Craig Leonard

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It’s Time To Reverse Your Unhealthy Food Cravings…Here’s How

Craig Leonard November 20, 2014
Start Craving Healthy Foods

Imagine how much easier it would be to build (and maintain) a sexy physique and optimize your health if, instead of craving foods like pizza, ice cream and fried chicken, you subconsciously desired nutrient-dense foods like spinach, eggs, carrots and apples.

The reason it’s so difficult for us to ditch the toxic, disease-inducing, nutritionally bankrupt, calorie dense foods is that they’re full of ingredients that have been shown to light up the pleasure centers in our brains like a Christmas tree.

This chemical reaction is intense. In fact, it’s been shown to be comparable to what a drug addict experiences when taking a hit of their drug of choice.

This doesn’t absolve us of taking any personal responsibility for our health, of course, but it does explain why people have such an unhealthy obsession with processed foods that are loaded with addictive ingredients like high fructose corn syrup, MSG, and artificial sweeteners.

So, what if we could take this scenario and flip it on its head? I’m talking about reversing our food cravings in such a way that eating an orange will induce a more pleasurable experience than eating an Oreo.

I tell my friends, family members and colleagues all the time that I’d much rather have a grilled chicken breast with rice and an avocado for lunch than something like a Big Mac with fries and a Coke. Anyone who follows the typical American diet, with 80% or more of their daily calories coming from processed foods, will contend that this kind of statement borders on insanity (as my friends, family members and colleagues usually do).

Years ago, when my diet was just like theirs, I have to admit that I would have agreed with them. It turns out, though, that I’m actually not crazy. Well, not because of my healthy dietary desires, anyway.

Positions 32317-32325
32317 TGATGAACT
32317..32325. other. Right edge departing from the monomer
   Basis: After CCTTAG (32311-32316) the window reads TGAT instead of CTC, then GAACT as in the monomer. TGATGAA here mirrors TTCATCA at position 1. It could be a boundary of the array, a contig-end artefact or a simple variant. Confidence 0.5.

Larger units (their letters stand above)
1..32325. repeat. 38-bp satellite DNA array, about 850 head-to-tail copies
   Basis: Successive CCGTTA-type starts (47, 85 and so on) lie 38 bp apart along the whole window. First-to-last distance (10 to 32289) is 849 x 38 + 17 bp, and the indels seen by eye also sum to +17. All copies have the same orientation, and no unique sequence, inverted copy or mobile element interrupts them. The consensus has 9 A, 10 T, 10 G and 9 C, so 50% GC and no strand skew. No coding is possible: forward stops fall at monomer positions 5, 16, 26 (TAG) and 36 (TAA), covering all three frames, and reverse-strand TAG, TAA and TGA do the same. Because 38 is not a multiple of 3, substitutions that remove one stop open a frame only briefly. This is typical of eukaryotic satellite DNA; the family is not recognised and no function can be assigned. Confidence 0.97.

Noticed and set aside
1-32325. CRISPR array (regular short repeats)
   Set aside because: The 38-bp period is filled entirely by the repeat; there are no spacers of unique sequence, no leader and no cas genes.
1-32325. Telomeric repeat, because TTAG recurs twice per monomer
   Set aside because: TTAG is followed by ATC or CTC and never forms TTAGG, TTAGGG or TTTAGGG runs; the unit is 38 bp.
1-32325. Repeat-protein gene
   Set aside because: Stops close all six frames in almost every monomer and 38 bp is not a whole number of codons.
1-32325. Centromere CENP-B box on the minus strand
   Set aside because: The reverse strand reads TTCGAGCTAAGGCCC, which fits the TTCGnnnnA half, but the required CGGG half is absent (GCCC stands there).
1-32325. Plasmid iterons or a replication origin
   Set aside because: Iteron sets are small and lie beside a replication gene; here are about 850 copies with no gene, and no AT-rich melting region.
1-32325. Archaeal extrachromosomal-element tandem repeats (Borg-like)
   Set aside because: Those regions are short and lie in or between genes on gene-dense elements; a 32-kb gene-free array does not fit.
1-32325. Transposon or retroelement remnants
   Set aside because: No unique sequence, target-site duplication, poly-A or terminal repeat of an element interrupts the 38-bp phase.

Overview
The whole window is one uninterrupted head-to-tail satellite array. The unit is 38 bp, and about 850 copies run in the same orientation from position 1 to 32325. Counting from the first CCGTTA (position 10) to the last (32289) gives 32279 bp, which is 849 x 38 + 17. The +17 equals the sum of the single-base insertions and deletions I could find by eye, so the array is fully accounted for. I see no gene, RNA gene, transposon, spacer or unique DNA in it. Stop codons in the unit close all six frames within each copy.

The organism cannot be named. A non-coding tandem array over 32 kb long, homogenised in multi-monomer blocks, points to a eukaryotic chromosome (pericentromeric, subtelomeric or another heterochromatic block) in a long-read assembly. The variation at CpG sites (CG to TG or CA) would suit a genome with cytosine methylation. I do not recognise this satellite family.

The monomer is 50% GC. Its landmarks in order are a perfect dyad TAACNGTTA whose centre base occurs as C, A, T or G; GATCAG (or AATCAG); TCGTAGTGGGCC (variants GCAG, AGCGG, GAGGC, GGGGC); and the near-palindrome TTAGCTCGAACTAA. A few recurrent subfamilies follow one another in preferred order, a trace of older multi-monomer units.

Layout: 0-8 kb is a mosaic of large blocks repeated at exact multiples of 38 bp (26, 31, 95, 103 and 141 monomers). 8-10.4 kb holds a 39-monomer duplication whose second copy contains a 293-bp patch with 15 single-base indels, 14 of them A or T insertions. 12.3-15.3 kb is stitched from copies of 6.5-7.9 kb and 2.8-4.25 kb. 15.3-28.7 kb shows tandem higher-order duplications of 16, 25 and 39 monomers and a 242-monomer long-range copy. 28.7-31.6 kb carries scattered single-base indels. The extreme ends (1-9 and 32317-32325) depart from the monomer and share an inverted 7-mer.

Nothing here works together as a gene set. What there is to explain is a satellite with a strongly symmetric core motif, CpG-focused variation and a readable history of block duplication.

As Susan B. Roberts, Ph.D., and director of the Energy Metabolism Laboratory at the USDA HNRCA explains, “We don’t start out in life loving French fries…This conditioning happens over time in response to repeatedly eating what is out there in the toxic food environment.”

Like any addiction, America’s incessant, collective cravings for unhealthy processed foods have been developed over time on a person-by-person basis. Fortunately, as I and droves of others have personally experienced, these cravings absolutely can be reversed and replaced with healthy cravings.

Until now, I’ve relied almost exclusively on anecdotal evidence and esoteric experience to explain this phenomenon. Fortunately, science has recently validated what I – and many others – have known to be true.

The results of a recent study performed at Tufts University, where the aforementioned Susan B. Roberts serves as a professor at the Friedman School of Nutrition Science and Policy, indicate that it’s indeed possible to revert our unhealthy temptations for unnatural, processed foods back towards foods that are natural, nutritious and healthy.

You can read the details of the study here, but the following is a summary of the main points:

  • The goal of the study was to find out whether the brain can be re-programmed to “desire” healthy food choices more, and unhealthy food choices less, by simply changing a person’s diet.
  • The testing group consisted of 13 overweight and obese men and women.
  • 8 of the 13 subjects participated in a specific weight loss program designed by Tufts University. Unfortunately, not a lot of details are provided regarding what said weight loss program consisted of, other than there being some type of behavior change education and the diets of these 8 participants being high fiber and low glycemic in nature.
  • The other 5 participants comprised the control group that did not participate in the weight loss program.
  • The study took place over a duration of 6 months.
  • All 13 participants underwent magnetic resonance imaging (MRI) brain scans at the beginning and end of the six-month study to measure any changes that occurred in the pleasure center of the brain that is commonly associated with addiction and learning.